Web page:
WASHINGTON (AP) – Louisiana and wildlife officials have recorded more than 100 oily birds after an oil spill spilled during a hurricane.
The Louisiana Department of Wildlife and Fisheries said Thursday that a large number of oily birds have been caught in heavy oil pockets in the Phillips 66 Alliance filter in Louisiana and Belle Chess.
For his part, John Webe, a biologist leading the state’s rehabilitation program, said 10 oily birds had been captured and taken to a rehabilitation site. He said five more dead birds had been returned as evidence.
Efforts are underway to capture and rescue more birds, Wibe said. Injured species include black-tailed ducks, blue-winged teas, and a variety of eagles. Other animals have also been found to be oily, including crocodiles, neutrals, and river otters.
The Environmental Protection Agency said in a statement on Thursday that it had received 43 notices of significant domestic oil spills and chemical emissions. The agency’s submission arm provided 10 questions to the agency’s operators seeking information on whether federal environmental laws were violated during the storm, which could result in fines and penalties.
That is only a small part of the 1,539 pollution reports received by the U.S. Coast Guard. August 29: A hurricane hits the port of Forencho, the first port in the coastal oil and gas industry. The Coast Guard on Thursday said it was actively monitoring clean-up and sanitation efforts at 564 stations. Another 197 reports are listed as unconfirmed because there is no evidence of contamination.
The Associated Press reported on September 1, after reviewing images captured by the National Oceanic and Atmospheric Administration (IAEA). In the days following the hurricane, Phillips 66 repeatedly sought to minimize damage to the company’s refinery.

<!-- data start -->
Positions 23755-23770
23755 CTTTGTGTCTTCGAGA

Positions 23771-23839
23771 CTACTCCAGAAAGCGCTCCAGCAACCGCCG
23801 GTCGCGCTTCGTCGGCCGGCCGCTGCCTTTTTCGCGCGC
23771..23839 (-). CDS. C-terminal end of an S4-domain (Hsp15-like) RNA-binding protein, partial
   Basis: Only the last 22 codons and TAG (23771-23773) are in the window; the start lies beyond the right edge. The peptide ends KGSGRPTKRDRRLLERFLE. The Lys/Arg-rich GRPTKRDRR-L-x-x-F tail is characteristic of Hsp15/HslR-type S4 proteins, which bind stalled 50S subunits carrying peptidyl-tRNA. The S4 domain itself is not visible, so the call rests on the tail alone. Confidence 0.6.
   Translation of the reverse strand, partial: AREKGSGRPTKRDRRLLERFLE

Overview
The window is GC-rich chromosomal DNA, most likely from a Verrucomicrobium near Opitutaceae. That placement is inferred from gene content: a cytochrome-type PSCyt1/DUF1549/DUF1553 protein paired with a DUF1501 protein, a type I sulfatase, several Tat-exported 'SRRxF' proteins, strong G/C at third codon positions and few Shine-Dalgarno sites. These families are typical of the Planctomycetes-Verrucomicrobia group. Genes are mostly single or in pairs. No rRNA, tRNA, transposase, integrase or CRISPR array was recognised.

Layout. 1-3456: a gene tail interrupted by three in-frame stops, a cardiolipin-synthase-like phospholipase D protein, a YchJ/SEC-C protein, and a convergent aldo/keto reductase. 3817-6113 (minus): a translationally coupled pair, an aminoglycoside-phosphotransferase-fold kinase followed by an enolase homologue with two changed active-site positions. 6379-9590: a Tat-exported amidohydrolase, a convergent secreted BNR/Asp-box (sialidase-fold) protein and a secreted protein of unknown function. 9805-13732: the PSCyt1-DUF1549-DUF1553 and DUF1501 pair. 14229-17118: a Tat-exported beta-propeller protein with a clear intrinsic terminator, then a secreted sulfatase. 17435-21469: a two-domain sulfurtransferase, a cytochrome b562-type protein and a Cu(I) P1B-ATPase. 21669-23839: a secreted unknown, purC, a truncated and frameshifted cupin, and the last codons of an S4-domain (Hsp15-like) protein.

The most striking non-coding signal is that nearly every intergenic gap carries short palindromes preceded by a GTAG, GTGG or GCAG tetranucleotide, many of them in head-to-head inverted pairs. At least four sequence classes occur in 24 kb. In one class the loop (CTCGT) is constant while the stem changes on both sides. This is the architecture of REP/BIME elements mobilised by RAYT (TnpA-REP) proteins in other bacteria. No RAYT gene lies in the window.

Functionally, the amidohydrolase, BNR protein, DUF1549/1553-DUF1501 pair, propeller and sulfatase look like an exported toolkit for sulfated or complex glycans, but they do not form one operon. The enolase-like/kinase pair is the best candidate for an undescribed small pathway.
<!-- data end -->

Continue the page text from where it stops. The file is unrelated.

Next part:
The day after Ida’s arrival, when asked about reports of other failures near the factory, Phillips 66 spokesman Bernardo Fallas told the AP that there was “some water” in the facility.
Asked two days later about the potential environmental hazards from the facility, Fallas said in a statement on its website that it was “ensuring the safety and security of our staff and the communities around us.”
On the third day, after APS Phillips 66 aired aerial photographs, Fallas admitted that the company could find “unknown origin in flood-prone areas.” All of the pollution was “safe and kept in a detention center” at the time.
The Louisiana Environmental Quality Assessment Team, which was sent to a refinery last week, said it was handling heavy crude oil at the site with bombs and drinking foams. An elevator designed to protect the plant is broken, causing floodwaters to flow during the storm and then backward as the storm subsides.
It is unknown at this time what he will do after leaving the post. When fully operational, the Alliance will be able to produce more than 255,000 barrels of crude oil per day for gasoline and other petroleum products.
Phillips 66 did not immediately respond to an email requesting an inquiry into oily birds and wildlife. Citing weak market conditions, the company listed the old refinery for sale last month before the storm.